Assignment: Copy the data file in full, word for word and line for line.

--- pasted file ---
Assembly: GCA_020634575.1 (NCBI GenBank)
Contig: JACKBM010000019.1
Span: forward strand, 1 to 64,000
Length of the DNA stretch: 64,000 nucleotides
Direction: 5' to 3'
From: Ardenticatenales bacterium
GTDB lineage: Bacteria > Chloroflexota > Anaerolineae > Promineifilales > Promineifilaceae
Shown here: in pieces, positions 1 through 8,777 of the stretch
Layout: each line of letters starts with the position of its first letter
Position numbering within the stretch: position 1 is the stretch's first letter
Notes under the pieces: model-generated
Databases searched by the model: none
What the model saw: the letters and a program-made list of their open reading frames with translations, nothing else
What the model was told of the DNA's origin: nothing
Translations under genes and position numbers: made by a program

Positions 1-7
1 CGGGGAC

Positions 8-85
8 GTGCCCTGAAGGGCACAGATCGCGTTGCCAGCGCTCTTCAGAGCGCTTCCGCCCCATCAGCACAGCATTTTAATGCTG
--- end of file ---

Assembly: GCA_020634575.1 (NCBI GenBank)
Contig: JACKBM010000019.1
Span: forward strand, 1 to 64,000
Length of the DNA stretch: 64,000 nucleotides
Direction: 5' to 3'
From: Ardenticatenales bacterium
GTDB lineage: Bacteria > Chloroflexota > Anaerolineae > Promineifilales > Promineifilaceae
Shown here: in pieces, positions 1 through 8,777 of the stretch
Layout: each line of letters starts with the position of its first letter
Position numbering within the stretch: position 1 is the stretch's first letter
Notes under the pieces: model-generated
Databases searched by the model: none
What the model saw: the letters and a program-made list of their open reading frames with translations, nothing else
What the model was told of the DNA's origin: nothing
Translations under genes and position numbers: made by a program

Positions 1-7
1 CGGGGAC

Positions 8-85
8 GTGCCCTGAAGGGCACAGATCGCGTTGCCAGCGCTCTTCAGAGCGCTTCCGCCCCATCAGCACAGCATTTTAATGCTG